>1. Is Wordpress site suitable for the business. Is it worth to redevelop the backend from scratch using PHP or other technology stack?

    only had a "look" at wordpress once and it's way more complex than what I make for customers so I always fall back to my own.
    If what you want to do doesn't exist as plug-in's you'll have to write it yourself so you better do it all from the start or you'll get stuck quick.

    >2. What server should I use? Private VPN or go for Cloud server?

    start with shared which is more than enough for regular traffic sites.
    you can still move on to a better package or full VPS if it requires more resources.

    >3. Should I develop native apps instead of hybrid?


    >5. Should I hire a back-end and a front-end developer or full stack developer?

    most back-end developers do front-end aswell.

    >Should I follow the trend so our app can compete with other competitors?

    the result what the end user is seeing is what counts. it doesn't matter with what it's made.
    aeric likes this.
  6. udg

    udg Expert Licensed User

    1. Wordpress yes/no
    I totally agree with @nwhitfield . WP could be ok as long as you keep it costantly updated and you're aware of the risks involved in using a tool that many would-be crackers will target. Same for any other widespread CMS (Drupal, Joomla..). You could use it for a quick prototype, to see how others solved problems like the ones you're going to study in your business-to-customer project and it has the advantage that you will easily find programmers for it.
    Personally, I would go with a in-house solution.

    2. VPS/Shared cloud
    I would go for the VPS since it nowadays doesn't cost you that much (even under $10/month). But you have to be sure you can count on an experienced IT manager able to armor your server.

    3. Native/Hybrid
    Considering you're posing this question on a Forum where presumably participants already choose the native path, I'll be surprised to read a significant percentage in favor of any hybrid solution. Anyway, the company I work for recently re-tooled a B4A app in PhoneGap to be able to publish at the same time on iOS and Android marketplaces, avoiding the learning curve of B4i . To my surprise, what was a 1MB apk became a 3MB one, not a tens of MB monster!
    As an advice, I believe you could choose your solution based on knowledge and experience of your programmers. Your boss is asking you for a product; he doesn't care what tool you used to develop it. Just be sure to be able to maintain it once it's out.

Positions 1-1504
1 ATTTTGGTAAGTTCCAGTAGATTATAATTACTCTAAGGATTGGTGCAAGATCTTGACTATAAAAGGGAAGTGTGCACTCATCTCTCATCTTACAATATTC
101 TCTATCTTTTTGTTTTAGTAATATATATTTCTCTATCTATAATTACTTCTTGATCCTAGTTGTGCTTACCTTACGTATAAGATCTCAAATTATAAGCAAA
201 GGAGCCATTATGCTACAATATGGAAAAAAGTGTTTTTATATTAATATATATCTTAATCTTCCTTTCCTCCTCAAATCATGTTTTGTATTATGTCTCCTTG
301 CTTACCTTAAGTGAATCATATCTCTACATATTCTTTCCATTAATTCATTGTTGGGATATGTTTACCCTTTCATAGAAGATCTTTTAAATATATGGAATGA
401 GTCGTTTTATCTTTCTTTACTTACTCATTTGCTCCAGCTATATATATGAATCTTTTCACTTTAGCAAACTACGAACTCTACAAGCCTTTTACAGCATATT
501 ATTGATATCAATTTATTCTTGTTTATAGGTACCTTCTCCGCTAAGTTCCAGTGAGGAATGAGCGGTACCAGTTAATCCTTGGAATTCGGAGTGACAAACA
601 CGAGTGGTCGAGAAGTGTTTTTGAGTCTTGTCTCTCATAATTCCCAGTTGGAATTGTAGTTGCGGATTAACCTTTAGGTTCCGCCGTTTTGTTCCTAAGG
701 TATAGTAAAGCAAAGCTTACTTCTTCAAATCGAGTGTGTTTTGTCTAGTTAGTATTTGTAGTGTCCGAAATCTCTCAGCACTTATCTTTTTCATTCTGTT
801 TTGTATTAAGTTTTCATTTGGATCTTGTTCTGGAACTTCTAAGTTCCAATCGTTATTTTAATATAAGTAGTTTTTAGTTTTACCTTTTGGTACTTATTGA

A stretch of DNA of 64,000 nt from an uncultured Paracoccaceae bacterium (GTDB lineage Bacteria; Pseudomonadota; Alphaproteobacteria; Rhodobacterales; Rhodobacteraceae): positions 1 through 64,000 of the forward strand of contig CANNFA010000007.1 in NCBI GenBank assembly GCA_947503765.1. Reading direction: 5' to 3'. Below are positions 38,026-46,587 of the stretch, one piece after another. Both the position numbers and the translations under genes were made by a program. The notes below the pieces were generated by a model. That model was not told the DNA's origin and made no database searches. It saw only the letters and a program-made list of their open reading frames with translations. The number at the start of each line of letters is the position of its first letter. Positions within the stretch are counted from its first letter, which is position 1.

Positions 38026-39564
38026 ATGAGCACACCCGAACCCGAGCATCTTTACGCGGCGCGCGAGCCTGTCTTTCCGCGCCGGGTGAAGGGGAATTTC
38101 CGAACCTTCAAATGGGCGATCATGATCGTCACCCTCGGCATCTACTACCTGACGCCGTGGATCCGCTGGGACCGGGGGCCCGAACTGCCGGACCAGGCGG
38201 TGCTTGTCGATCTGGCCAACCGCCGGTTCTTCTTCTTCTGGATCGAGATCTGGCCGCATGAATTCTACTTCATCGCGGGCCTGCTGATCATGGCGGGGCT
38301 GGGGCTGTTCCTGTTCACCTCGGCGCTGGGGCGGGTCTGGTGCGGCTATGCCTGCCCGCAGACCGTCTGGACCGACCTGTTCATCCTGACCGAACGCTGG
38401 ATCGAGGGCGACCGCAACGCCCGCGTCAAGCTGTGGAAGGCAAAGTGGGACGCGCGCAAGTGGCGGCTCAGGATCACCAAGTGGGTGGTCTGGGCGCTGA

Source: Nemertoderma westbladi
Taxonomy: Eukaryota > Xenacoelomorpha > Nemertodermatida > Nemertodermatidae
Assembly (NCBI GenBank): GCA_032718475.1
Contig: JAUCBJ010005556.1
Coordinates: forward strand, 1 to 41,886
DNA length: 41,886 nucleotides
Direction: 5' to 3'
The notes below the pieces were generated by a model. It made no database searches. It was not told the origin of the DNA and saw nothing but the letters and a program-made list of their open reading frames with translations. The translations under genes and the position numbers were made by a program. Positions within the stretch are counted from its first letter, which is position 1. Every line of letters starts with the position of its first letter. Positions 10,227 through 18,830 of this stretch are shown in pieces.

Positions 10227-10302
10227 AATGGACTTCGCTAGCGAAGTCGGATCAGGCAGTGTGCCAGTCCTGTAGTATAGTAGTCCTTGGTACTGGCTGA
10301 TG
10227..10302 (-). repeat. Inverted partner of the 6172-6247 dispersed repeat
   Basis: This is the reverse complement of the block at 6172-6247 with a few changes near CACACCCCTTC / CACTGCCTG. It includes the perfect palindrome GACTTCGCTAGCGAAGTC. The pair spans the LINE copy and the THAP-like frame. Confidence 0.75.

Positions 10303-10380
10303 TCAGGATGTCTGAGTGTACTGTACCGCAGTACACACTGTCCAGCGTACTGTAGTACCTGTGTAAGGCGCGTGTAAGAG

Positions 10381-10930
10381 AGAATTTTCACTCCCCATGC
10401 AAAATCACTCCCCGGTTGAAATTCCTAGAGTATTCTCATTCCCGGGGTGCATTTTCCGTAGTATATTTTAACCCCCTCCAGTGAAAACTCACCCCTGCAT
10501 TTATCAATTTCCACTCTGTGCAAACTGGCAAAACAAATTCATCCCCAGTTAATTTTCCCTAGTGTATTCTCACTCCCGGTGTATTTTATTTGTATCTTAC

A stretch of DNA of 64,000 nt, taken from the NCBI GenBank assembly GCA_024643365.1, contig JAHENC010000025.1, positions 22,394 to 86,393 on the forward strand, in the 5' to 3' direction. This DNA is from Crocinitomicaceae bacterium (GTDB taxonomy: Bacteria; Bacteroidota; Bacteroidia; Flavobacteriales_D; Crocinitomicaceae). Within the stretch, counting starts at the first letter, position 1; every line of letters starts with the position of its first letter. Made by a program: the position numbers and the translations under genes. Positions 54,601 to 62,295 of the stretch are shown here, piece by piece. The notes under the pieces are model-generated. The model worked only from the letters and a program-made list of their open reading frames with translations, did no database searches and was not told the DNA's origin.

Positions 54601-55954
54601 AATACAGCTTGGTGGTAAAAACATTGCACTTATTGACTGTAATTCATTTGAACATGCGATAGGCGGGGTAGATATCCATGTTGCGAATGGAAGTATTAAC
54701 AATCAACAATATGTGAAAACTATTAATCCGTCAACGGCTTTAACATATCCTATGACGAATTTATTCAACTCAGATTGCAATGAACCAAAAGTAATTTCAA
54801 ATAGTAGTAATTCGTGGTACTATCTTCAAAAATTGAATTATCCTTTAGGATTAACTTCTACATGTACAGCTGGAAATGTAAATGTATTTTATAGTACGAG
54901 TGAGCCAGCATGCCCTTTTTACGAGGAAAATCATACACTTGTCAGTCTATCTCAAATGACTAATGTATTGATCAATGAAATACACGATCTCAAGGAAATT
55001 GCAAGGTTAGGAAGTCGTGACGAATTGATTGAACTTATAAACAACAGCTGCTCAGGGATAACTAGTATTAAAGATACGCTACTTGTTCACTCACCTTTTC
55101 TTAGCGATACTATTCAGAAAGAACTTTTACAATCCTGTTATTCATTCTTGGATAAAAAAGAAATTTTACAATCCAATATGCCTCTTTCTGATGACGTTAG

5. BE/FE/WS
    It mostly depend on the knowledge and ability of your staff. Another point worth of consideration is your budget. In my experience a few specialists managed by a supervisor is the best approach if you can afford it. Even for small-grade projects we use to form a team with a FE, a BE, an Oracle-certified DB manager and a supervisor that coordinates them all.

    I am with @sorex here. Think of your project as of a product. It has is own life cycle. It needs to stay on budget and on time when developing but needs a plan for maintenance too. And it needs someone able to sell it, to care about customer satisfaction, to look at the competition. SW is an industry today.

    aeric likes this.
  7. Cableguy

    Cableguy Expert Licensed User

    This thread is very interesting to me, as its base is almost a carbon copy of the app I'm on at the moment.
    I decided to create everything from ground up, and so, since I will be using ABMaterial as a Backend/webapp, I bought a very low-end vps at about 6€/month. This helps me explore a lot of the things I will need to deal with, and create "solutions" to the upcoming foreseeable problems. As a Plus, and since I am creating my solution from ground, I am aware of all the limitations I can encounter, and try to think ahead.
    As a front-end, I will stick with B4x, and use the rest of the suite to create them (android/iOS).
    I prefer to hit the walls of a house I built, and so, know very well (B4x) than to hit walls in someone else's house (WordPress/Joomla/etc) and end up discovering dead-end without solution!
    Harris and aeric like this.
  8. Harris

    Harris Well-Known Member Licensed User

    I agree with @Cableguy.

    I too had to develop everything from the ground up. I explored everything (while being somewhat fluent in B4X) and discovered all the other dev platforms could be accomplished in B4X - without the brutal learning curve of everything else. If I could only get back the time I wasted during this discovery process and have had someone tell me - "Use B4X - you won't be disappointed!"

    With ABMaterial - forget the rest. The short time it took me to grasp ABM, which at first glance may seem daunting, is time WELL SPENT. I don't see anyone here who will disagree with that statement. It is a progression in web technology that actually works - avoiding most of the previos base that was required (js, html, css, etc). To tell the truth - I don't know how the hell it works... it just does. I could not dev web sites without it (DB, tables included) - I have spent years (and bucks) trying. Testing and debugging is a pleasure than a chore.

    BTW, I am available for hire. I love a challenge.
    Erel, Cableguy and alwaysbusy like this.